The Good News
You can still use the Olive Tree app as long as you don’t update or sync your app through iTunes. But the really good news is that Olive Tree is working on some really exciting updates to the Bible Study app. With the 5.2 release, we have revamped our in-app store and done a lot of work in the background to pave the way for features like reading plan sync and automatic downloads. We’ve done our best to continue supporting older devices with older tools, but now we can focus on the up and coming features that are going to make our app the best possible app for Bible study.
Waiting in line is the pits. I don’t think I’ve ever heard someone exclaim, “Yes! This line is incredibly long, I’m going to be here forever!” so I’m going to assume that no one likes waiting in line. Having recently gotten married, I had the unfortunate pleasure of waiting in some of the most notoriously long lines, including the county courthouse, the DMV, the Social Security Office and my bank, so I know a thing or two about waiting in line.
I’m generally not a very patient person and I find that I get less and less patient while standing in line for something. I realized that my impatience was becoming a problem when I found myself diving in and out of lines at the grocery store trying to (more…)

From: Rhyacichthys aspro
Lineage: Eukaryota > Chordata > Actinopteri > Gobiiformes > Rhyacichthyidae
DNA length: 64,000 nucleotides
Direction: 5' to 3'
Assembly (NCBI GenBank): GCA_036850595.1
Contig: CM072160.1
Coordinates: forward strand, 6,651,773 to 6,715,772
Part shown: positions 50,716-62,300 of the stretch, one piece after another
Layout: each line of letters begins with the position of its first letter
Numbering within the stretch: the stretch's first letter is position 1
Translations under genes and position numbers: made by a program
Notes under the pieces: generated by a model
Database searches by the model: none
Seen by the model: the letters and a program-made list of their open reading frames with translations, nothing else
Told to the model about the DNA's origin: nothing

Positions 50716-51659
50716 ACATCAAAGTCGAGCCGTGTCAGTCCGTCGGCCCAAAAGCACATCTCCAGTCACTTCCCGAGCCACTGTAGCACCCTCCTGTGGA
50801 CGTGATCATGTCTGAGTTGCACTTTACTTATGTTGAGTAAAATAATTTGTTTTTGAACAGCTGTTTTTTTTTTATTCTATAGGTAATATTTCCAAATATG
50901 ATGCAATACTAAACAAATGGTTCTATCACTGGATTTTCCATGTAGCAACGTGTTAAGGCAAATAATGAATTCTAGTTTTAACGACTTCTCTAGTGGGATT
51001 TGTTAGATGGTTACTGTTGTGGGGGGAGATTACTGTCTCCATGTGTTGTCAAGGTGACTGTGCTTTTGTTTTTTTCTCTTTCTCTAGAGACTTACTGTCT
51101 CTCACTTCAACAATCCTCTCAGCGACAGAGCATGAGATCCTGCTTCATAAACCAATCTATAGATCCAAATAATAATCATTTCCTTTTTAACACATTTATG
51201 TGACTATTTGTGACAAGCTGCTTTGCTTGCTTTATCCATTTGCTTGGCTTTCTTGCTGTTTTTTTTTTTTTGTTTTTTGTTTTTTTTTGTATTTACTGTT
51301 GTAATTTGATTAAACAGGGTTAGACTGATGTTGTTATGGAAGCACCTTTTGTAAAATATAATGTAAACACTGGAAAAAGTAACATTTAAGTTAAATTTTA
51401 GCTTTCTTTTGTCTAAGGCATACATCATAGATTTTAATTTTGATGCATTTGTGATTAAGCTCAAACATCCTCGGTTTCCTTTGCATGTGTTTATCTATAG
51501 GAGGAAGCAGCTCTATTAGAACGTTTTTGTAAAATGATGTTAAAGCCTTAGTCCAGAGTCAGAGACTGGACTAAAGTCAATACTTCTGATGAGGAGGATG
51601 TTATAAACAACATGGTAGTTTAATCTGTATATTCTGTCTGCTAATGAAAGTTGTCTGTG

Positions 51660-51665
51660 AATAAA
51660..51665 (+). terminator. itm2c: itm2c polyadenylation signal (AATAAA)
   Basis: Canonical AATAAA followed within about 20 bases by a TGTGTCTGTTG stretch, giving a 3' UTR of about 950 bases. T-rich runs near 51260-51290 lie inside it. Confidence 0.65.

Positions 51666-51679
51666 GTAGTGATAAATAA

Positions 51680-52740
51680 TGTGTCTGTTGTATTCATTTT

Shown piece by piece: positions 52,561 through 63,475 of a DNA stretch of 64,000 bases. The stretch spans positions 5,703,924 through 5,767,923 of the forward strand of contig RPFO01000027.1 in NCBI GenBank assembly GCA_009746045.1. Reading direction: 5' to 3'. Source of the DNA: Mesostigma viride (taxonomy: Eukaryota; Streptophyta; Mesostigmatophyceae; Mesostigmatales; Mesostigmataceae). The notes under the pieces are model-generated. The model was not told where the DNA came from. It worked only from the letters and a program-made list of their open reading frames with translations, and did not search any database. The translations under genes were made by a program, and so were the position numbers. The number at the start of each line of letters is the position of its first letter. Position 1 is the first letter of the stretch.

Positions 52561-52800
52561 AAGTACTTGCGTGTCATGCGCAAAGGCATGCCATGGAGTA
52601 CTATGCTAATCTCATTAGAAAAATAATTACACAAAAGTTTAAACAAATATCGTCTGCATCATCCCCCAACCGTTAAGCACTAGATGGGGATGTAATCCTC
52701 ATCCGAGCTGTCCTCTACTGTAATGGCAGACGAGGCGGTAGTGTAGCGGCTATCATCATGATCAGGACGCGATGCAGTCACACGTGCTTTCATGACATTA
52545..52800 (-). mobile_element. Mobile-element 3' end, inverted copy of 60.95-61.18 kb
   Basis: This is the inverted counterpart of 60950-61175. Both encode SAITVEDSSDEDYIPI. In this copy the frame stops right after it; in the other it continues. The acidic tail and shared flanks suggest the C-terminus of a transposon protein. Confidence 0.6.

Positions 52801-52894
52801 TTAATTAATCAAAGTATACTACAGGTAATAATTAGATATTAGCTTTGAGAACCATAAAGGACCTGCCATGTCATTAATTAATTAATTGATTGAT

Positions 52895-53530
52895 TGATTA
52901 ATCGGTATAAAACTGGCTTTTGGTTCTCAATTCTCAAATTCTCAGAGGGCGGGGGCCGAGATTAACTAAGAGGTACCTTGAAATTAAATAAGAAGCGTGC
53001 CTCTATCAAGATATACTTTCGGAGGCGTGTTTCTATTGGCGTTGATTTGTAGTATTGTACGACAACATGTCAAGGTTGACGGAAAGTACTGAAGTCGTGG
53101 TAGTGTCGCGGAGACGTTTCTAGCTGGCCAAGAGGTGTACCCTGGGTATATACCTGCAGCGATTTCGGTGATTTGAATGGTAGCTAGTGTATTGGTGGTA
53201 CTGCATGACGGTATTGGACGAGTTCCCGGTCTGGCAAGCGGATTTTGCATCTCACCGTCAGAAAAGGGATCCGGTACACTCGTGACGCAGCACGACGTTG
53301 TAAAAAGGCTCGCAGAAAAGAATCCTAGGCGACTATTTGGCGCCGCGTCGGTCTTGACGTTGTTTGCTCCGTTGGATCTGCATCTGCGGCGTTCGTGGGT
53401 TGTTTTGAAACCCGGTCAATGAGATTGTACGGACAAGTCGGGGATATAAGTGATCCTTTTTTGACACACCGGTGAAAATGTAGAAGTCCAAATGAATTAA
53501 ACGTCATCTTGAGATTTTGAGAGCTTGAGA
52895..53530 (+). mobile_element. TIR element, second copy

When my parents were visiting recently, I reluctantly told them over a Saturday morning pancake breakfast that I hadn’t had my car’s oil changed since June when I last saw them. I couldn’t articulate a good reason why I hadn’t. Well, I’ve just been busy. I don’t know where to go to get my oil changed in Spokane. My car’s mileage isn’t that far above the marker for when I should have had it changed.
Unfortunately, my parents are too smart for excuses. As soon as the breakfast dishes were in the dishwasher, we drove to a local car shop where my car had had some repair work the year before. When we discovered the shop wasn’t open on Saturdays, my parents made me promise that I would call and make an appointment, which I did a week and a half later.
After work one day this week, I drove to the shop and feigned confidence as I told them what work I wanted on my car: “I’d like an oil change and a general checkup before the winter.” (more…)